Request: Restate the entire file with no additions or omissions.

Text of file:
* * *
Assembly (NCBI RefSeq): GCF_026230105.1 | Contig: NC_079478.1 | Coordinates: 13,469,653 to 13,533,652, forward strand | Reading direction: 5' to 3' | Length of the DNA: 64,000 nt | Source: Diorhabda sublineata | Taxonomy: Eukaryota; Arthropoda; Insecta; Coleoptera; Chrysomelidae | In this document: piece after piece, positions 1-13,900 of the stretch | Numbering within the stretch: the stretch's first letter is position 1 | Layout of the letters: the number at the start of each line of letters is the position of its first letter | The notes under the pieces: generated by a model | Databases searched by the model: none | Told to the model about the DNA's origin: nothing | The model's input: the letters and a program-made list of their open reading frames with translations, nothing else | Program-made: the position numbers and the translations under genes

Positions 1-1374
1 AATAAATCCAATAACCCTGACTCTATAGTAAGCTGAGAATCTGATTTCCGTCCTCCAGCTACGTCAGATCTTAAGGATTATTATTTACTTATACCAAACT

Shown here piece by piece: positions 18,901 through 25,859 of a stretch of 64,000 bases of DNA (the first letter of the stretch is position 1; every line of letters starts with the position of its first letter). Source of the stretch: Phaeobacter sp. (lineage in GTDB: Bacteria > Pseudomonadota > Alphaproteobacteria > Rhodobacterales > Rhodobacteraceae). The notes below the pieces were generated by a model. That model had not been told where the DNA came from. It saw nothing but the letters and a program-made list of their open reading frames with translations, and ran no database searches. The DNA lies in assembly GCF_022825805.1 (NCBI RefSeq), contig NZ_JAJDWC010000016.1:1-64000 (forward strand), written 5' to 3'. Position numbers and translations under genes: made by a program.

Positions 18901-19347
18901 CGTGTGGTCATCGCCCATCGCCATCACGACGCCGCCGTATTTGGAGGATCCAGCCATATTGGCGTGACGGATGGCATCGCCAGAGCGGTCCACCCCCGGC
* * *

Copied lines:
Assembly (NCBI RefSeq): GCF_026230105.1 | Contig: NC_079478.1 | Coordinates: 13,469,653 to 13,533,652, forward strand | Reading direction: 5' to 3' | Length of the DNA: 64,000 nt | Source: Diorhabda sublineata | Taxonomy: Eukaryota; Arthropoda; Insecta; Coleoptera; Chrysomelidae | In this document: piece after piece, positions 1-13,900 of the stretch | Numbering within the stretch: the stretch's first letter is position 1 | Layout of the letters: the number at the start of each line of letters is the position of its first letter | The notes under the pieces: generated by a model | Databases searched by the model: none | Told to the model about the DNA's origin: nothing | The model's input: the letters and a program-made list of their open reading frames with translations, nothing else | Program-made: the position numbers and the translations under genes

Positions 1-1374
1 AATAAATCCAATAACCCTGACTCTATAGTAAGCTGAGAATCTGATTTCCGTCCTCCAGCTACGTCAGATCTTAAGGATTATTATTTACTTATACCAAACT

Shown here piece by piece: positions 18,901 through 25,859 of a stretch of 64,000 bases of DNA (the first letter of the stretch is position 1; every line of letters starts with the position of its first letter). Source of the stretch: Phaeobacter sp. (lineage in GTDB: Bacteria > Pseudomonadota > Alphaproteobacteria > Rhodobacterales > Rhodobacteraceae). The notes below the pieces were generated by a model. That model had not been told where the DNA came from. It saw nothing but the letters and a program-made list of their open reading frames with translations, and ran no database searches. The DNA lies in assembly GCF_022825805.1 (NCBI RefSeq), contig NZ_JAJDWC010000016.1:1-64000 (forward strand), written 5' to 3'. Position numbers and translations under genes: made by a program.

Positions 18901-19347
18901 CGTGTGGTCATCGCCCATCGCCATCACGACGCCGCCGTATTTGGAGGATCCAGCCATATTGGCGTGACGGATGGCATCGCCAGAGCGGTCCACCCCCGGC